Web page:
As a last point to the Primarch figure I have had enough of Guilliman for a LONG WHILE. It would be good to read the next novel about anyone else, simply not him.

6. Cawl — that magos is like a new boogeyman of the Imperium Nihilis and what goes afterwards. He appeared in the GS trilogy out of a bush and from where he is a constant reminder of a new setting. He popup at every major event, has continuous disputes with the Primarch and desire to be a Fabricator General of Mars. Cawl the heretek, Cawl the xenos collaborator want to be a Fabricator General of Mars — right… I am still curious as to why Mars has not attacked and annihilated him in all the 112 years of the Indomitus crusade… Sigh. Usually characters that important have a solid background to them, created and explained through the set of stories and supplements. But not in this case.

7. Everything that is happening on the other side of the new Warp Rift that bisected the Imperium space is simply left to float in the vacuum. It is all mentioned just in one sentence.

8. Overuse of titles and grandeur. After several chapters you would be tired to read the start of another dialog with the list of repeated titles all over again. It’s like the author was tasked to drill the titles lineage and pathos into the brains of the reader. Any new appearing character has a presentation with a list to his name. Humans, marines, daemons — everyone…

9. Sisters of Silence — they just popup from nowhere and are numerous. Haley tried to explain that they were almost destroyed during the HH, Scouring, and the Beast War but some conclaves (dozens of sisters only survived) existed up to W40K and Roboute Guilliman tried to reinstate the institution. But numerous? They never were. Actually that’s the best example of how GW model sales influence the writing. Because new Imperial Contingent, because new models to sell, etc.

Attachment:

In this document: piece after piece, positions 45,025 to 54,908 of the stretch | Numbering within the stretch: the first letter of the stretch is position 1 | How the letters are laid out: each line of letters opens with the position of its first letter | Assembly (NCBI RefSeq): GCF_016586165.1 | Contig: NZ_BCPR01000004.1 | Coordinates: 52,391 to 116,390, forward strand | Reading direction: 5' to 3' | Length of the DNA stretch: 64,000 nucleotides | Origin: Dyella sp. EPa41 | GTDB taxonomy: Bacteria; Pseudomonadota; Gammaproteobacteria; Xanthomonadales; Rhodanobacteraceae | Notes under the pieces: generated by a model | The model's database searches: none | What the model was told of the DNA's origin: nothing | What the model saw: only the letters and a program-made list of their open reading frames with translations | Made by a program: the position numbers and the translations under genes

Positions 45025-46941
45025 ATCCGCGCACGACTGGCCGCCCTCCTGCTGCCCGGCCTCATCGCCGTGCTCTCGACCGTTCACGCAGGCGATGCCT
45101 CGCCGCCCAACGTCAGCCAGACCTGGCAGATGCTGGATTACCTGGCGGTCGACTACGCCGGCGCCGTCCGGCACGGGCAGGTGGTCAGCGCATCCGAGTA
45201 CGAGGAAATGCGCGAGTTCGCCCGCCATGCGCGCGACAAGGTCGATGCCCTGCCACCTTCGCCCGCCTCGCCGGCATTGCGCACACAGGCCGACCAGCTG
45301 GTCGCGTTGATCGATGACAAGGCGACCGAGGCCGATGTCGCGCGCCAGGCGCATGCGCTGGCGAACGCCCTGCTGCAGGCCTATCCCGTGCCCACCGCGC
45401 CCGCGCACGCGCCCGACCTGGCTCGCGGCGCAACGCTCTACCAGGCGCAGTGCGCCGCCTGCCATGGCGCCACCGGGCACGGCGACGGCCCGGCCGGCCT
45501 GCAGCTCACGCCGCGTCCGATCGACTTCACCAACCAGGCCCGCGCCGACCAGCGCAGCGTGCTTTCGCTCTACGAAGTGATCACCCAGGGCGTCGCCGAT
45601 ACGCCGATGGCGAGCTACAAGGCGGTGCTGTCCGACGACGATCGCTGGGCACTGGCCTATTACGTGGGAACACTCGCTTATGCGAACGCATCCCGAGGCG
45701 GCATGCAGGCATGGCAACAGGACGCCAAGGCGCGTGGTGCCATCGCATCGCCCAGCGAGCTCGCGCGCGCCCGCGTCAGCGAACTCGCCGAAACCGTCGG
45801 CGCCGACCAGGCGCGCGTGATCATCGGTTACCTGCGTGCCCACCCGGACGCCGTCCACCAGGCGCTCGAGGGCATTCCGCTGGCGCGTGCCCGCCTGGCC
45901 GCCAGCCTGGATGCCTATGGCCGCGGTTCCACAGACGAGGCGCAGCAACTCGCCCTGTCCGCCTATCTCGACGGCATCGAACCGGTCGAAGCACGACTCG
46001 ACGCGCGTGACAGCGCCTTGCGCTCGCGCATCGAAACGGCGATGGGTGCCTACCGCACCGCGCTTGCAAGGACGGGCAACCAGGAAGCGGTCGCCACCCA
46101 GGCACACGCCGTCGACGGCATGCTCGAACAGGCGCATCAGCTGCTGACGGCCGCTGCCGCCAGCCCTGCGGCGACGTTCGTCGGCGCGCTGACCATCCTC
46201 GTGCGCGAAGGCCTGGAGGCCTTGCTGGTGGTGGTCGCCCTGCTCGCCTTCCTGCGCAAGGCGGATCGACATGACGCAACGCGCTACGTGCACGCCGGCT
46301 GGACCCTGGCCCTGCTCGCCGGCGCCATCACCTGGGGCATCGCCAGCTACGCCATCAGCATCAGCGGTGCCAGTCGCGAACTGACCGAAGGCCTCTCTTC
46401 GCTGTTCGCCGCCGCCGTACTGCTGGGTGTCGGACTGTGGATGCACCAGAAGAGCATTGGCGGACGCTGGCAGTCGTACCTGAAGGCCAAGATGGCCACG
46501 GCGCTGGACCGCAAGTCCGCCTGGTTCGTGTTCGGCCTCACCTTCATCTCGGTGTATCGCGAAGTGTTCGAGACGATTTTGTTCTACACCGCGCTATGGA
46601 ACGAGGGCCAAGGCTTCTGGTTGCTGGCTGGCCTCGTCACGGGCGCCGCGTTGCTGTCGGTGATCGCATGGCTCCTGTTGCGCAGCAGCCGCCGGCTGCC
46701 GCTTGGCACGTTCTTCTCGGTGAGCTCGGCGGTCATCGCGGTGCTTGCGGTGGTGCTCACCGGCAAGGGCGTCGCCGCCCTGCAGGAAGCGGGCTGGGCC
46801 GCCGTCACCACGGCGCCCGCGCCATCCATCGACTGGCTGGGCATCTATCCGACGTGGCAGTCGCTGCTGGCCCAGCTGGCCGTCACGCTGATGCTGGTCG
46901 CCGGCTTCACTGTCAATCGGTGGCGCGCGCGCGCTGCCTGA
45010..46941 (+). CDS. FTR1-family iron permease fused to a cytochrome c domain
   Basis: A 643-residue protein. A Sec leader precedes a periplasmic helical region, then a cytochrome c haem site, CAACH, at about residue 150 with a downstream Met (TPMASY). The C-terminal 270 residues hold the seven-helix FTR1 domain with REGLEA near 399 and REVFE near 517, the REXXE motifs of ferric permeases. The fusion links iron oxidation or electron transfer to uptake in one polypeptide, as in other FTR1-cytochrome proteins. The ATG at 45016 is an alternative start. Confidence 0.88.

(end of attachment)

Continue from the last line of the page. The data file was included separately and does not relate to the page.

10. Daemons being more Demonic. Yes, Guy Haley has done some scary aspects for them, but chapters about Ku’gath arrival was a bad comedy instead of horror. Sometimes daemons could be funny — nothing wrong with that, but then you write about daemonic invasion and all the horror, despair and disaster to follow you write a ‘horror catastrophe’ story, not a dark comedy.

There are a lot of small issues, but if I start mentioning them — it would take a novella to fully cover each of them. So let’s leave it with the major ones.

Score.
Dark Imperium is not a bad novel, because it’s not a novel at all — it is an advertisement of new models in a reworked and retconned setting. As thus if we give rating to it as for the ‘codex supplement’ — it get’s 4 out of 5 stars.
If you insist that it is a novel in the new ‘not-so grimdark’ W41K — well, I cannot in all my good humor (or parts of it which left after reading DI) give it more than 3 stars out of 5.

Anyway Guy Haley did all he could to unite codex supplement and a novel, to make happy all the Ultramarines fans, to give at least something for the Death Guard side and create a lodestone for the new Warhammer 40000 in 8th edition.

And for that alone he deserves a ‘thank you’, because that was a monumental task.